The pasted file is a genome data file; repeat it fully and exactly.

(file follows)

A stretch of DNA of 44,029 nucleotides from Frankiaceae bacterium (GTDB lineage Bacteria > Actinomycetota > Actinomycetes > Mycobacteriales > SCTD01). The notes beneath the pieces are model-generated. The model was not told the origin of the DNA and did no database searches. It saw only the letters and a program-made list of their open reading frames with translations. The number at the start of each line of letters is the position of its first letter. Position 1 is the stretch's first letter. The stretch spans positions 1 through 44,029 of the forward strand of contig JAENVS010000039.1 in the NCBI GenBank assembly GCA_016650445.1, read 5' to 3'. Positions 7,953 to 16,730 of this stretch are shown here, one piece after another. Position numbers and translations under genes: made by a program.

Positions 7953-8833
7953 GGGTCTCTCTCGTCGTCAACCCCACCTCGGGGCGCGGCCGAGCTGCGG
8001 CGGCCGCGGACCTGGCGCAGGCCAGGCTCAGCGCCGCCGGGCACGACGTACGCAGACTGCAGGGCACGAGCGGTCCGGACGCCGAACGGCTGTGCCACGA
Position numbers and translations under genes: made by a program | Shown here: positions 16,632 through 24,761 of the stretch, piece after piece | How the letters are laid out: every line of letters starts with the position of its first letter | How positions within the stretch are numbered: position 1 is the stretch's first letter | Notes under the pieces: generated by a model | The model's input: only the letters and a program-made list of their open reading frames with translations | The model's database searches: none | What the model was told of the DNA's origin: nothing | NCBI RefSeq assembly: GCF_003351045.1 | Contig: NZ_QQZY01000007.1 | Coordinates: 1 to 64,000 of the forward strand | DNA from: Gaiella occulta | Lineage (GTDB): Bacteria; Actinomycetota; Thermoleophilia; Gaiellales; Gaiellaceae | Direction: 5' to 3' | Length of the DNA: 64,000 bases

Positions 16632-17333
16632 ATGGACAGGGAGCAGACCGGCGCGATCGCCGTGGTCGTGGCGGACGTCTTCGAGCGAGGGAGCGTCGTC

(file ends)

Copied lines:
A stretch of DNA of 44,029 nucleotides from Frankiaceae bacterium (GTDB lineage Bacteria > Actinomycetota > Actinomycetes > Mycobacteriales > SCTD01). The notes beneath the pieces are model-generated. The model was not told the origin of the DNA and did no database searches. It saw only the letters and a program-made list of their open reading frames with translations. The number at the start of each line of letters is the position of its first letter. Position 1 is the stretch's first letter. The stretch spans positions 1 through 44,029 of the forward strand of contig JAENVS010000039.1 in the NCBI GenBank assembly GCA_016650445.1, read 5' to 3'. Positions 7,953 to 16,730 of this stretch are shown here, one piece after another. Position numbers and translations under genes: made by a program.

Positions 7953-8833
7953 GGGTCTCTCTCGTCGTCAACCCCACCTCGGGGCGCGGCCGAGCTGCGG
8001 CGGCCGCGGACCTGGCGCAGGCCAGGCTCAGCGCCGCCGGGCACGACGTACGCAGACTGCAGGGCACGAGCGGTCCGGACGCCGAACGGCTGTGCCACGA
Position numbers and translations under genes: made by a program | Shown here: positions 16,632 through 24,761 of the stretch, piece after piece | How the letters are laid out: every line of letters starts with the position of its first letter | How positions within the stretch are numbered: position 1 is the stretch's first letter | Notes under the pieces: generated by a model | The model's input: only the letters and a program-made list of their open reading frames with translations | The model's database searches: none | What the model was told of the DNA's origin: nothing | NCBI RefSeq assembly: GCF_003351045.1 | Contig: NZ_QQZY01000007.1 | Coordinates: 1 to 64,000 of the forward strand | DNA from: Gaiella occulta | Lineage (GTDB): Bacteria; Actinomycetota; Thermoleophilia; Gaiellales; Gaiellaceae | Direction: 5' to 3' | Length of the DNA: 64,000 bases

Positions 16632-17333
16632 ATGGACAGGGAGCAGACCGGCGCGATCGCCGTGGTCGTGGCGGACGTCTTCGAGCGAGGGAGCGTCGTC